} else {
				.AddDbContext<MoviesAppContext>(options =>

	// add ASP.NET Identity
	services.AddIdentity<ApplicationUser, IdentityRole>(Configuration)

	// add ASP.NET MVC

I also updated the CreateSampleData() method in the Startup class. The Startup class calls EnsureCreatedAsync() to create the database only when you are running the app on Windows and not Mono. You don’t need to create an actual database file when using the In-Memory provider.

private static async Task CreateSampleData(IServiceProvider applicationServices)
	using (var dbContext = applicationServices.GetService<MoviesAppContext>())
		// ensure SQL Server database created
		var sqlServerDatabase = dbContext.Database as SqlServerDatabase;
		if (sqlServerDatabase != null)

		// add some movies
		var movies = new List<Movie>
			new Movie {Title="Star Wars", Director="Lucas"},
			new Movie {Title="King Kong", Director="Jackson"},
			new Movie {Title="Memento", Director="Nolan"}
		movies.ForEach(m => dbContext.Movies.AddAsync(m));

		// add some users
		var userManager = applicationServices.GetService<UserManager<ApplicationUser>>();

		// add editor user
		var stephen = new ApplicationUser
			UserName = "Stephen"
		var result = await userManager.CreateAsync(stephen, "[email protected]");
		await userManager.AddClaimAsync(stephen, new Claim("CanEdit", "true"));

		// add normal user
		var bob = new ApplicationUser
			UserName = "Bob"
		await userManager.CreateAsync(bob, "[email protected]");

Using Kestrel

You can’t use Internet Information Services (IIS) on OSX. Instead, you need to use the Kestrel web server, which was built by the ASP.NET team to work with both OSX and Linux.

Under the covers, Kestrel is built on top of Libuv, which is also used by NodeJS. You can read about Libuv here:

In order to use Kestrel, you must add a dependency on Kestrel to your project.json file. Here’s what my complete dependencies section looks like (the top 2 dependencies are used by OSX):

"dependencies": {
     "Kestrel": "1.0.0-*",
     "EntityFramework.InMemory": "7.0.0-*", 

     "EntityFramework.SqlServer": "7.0.0-beta2",
     "EntityFramework.Commands": "7.0.0-beta2",
     "Microsoft.AspNet.Mvc": "6.0.0-beta2",
     /* "Microsoft.AspNet.Mvc.WebApiCompatShim": "6.0.0-beta2", */
     "Microsoft.AspNet.Diagnostics": "1.0.0-beta2",
     "Microsoft.AspNet.Diagnostics.Entity": "7.0.0-beta2",
     "Microsoft.AspNet.Identity.EntityFramework": "3.0.0-beta2",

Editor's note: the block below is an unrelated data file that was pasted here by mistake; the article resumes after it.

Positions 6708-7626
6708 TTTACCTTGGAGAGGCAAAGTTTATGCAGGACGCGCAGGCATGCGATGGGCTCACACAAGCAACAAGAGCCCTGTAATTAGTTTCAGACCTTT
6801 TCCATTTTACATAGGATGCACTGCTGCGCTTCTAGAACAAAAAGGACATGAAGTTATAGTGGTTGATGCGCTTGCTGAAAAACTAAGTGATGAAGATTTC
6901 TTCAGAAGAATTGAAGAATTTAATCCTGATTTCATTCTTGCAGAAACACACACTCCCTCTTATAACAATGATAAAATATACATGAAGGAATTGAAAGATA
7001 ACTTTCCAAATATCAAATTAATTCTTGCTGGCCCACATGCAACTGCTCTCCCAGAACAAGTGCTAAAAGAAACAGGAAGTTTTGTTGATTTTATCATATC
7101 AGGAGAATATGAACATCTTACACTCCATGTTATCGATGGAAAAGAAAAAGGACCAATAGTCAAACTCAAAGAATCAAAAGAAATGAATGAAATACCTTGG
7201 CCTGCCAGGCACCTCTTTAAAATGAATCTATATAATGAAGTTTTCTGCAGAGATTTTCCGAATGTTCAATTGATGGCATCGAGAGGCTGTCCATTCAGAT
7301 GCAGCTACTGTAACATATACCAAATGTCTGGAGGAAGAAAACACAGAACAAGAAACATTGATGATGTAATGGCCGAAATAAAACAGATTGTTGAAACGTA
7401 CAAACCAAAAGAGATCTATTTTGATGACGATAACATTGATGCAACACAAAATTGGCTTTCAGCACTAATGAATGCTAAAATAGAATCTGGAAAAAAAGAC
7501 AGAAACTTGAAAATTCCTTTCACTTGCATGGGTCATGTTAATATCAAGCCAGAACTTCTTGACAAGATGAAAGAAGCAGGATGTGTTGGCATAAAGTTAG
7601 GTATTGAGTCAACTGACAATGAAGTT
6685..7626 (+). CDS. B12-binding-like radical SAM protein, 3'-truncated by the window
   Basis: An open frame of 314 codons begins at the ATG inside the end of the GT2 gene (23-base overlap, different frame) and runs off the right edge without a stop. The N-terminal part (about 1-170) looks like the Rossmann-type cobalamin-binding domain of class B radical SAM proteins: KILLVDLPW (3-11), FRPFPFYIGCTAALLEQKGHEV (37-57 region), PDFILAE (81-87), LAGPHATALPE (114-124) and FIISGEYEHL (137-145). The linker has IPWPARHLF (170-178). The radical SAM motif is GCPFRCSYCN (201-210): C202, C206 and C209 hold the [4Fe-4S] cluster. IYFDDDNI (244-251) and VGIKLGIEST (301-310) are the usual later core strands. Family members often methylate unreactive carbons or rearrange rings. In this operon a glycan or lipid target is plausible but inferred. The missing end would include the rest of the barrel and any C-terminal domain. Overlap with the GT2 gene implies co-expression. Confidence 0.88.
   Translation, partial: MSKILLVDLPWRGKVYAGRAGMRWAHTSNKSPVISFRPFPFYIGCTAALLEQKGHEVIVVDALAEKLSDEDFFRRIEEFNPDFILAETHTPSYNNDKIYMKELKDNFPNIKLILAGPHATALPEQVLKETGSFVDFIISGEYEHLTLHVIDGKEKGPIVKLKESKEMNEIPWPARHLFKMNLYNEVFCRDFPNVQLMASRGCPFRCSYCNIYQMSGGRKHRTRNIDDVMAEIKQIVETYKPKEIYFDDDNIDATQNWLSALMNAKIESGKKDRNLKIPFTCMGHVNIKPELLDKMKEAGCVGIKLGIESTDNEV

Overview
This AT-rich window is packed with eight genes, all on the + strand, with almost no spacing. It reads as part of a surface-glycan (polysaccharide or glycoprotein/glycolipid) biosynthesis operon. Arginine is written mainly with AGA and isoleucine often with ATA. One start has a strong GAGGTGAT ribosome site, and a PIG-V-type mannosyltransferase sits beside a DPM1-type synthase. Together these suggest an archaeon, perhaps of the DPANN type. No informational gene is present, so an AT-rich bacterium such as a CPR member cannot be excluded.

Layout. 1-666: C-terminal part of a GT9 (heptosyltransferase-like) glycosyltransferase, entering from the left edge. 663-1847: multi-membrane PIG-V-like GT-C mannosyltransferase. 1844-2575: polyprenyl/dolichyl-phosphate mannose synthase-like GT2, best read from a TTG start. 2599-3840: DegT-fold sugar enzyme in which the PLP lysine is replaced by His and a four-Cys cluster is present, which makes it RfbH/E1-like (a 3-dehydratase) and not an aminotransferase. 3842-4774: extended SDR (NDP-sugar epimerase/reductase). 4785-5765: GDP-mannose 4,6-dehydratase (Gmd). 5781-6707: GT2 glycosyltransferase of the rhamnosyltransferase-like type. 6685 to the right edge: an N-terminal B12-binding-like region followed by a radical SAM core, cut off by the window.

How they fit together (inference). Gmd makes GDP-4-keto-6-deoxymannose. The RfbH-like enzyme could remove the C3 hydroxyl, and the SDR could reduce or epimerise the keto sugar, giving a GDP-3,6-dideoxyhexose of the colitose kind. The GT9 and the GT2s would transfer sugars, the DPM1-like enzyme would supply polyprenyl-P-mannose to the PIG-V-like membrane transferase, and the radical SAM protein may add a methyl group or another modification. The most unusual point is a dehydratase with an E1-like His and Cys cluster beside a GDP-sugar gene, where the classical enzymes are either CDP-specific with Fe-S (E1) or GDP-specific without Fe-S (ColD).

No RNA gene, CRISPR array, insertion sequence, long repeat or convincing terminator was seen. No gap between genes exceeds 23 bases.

"Microsoft.AspNet.Security.Cookies": "1.0.0-beta2",
     "Microsoft.AspNet.Server.IIS": "1.0.0-beta2",
     "Microsoft.AspNet.Server.WebListener": "1.0.0-beta2",
     "Microsoft.AspNet.StaticFiles": "1.0.0-beta2",
     "Microsoft.Framework.ConfigurationModel.Json": "1.0.0-beta2",
     "Microsoft.Framework.CodeGenerators.Mvc": "1.0.0-beta2",
     "Microsoft.Framework.Logging": "1.0.0-beta2",
     "Microsoft.Framework.Logging.Console": "1.0.0-beta2",
     "Microsoft.VisualStudio.Web.BrowserLink.Loader": "14.0.0-beta1"

By the way, a Kestrel is a type of bird (a falcon) that has the special ability of being able to fly in dead air.

Fetching NuGet Dependencies

Before we can run our Movies app, we need to pull in all of the NuGet dependencies that we listed in the project.json file. Execute the following command:

kpm restore

KPM Restore

Running Kestrel

We are finally ready to run the Movies app on OSX. Execute the following command:

k kestrel

Executing this command will startup the Kestrel web server.

Start Kestrel

By default Kestrel runs on port 5104. You can determine the port being used by Kestrel by taking a look at the commands section of your project.json file.

Open a browser and navigate to the following address and you should see the Movies app:


Movies App

The Movies app is completely functional. You can login using either the Stephen and Bob user (with the password [email protected]). If you login as Stephen then you can add, edit, and delete movies.

Because we are using the In-Memory provider, any changes that we make will disappear when we stop the app. If you want to persist changes then you should use an Azure SQL Database and persist your data to the cloud.

Stopping Kestrel

Stopping Kestrel is surprisingly difficult. On OSX, hitting CTRL-C in Terminal won’t do anything and won’t stop the server. Here are the steps that work for me:

  1. Hit CTRL-Z to stop Kestrel.

  2. Type ps to get a list of processes.

  3. Type kill followed by the process id to kill the Mono process.

There is a StackOverflow description of this issue here:

Kill Kestrel


The goal of this blog post was to describe the set of steps that I needed to complete to get the Movies app running on OSX. There were some bumps on the way, but it is amazing to see ASP.NET (and the Entity Framework) running outside of Windows.


  1. Shayne Boyer says:

    Great series, check out the Kulture addin and OmniSharp and you can run the kpm and other ASP.NET 5 commands right from the Sublime UI.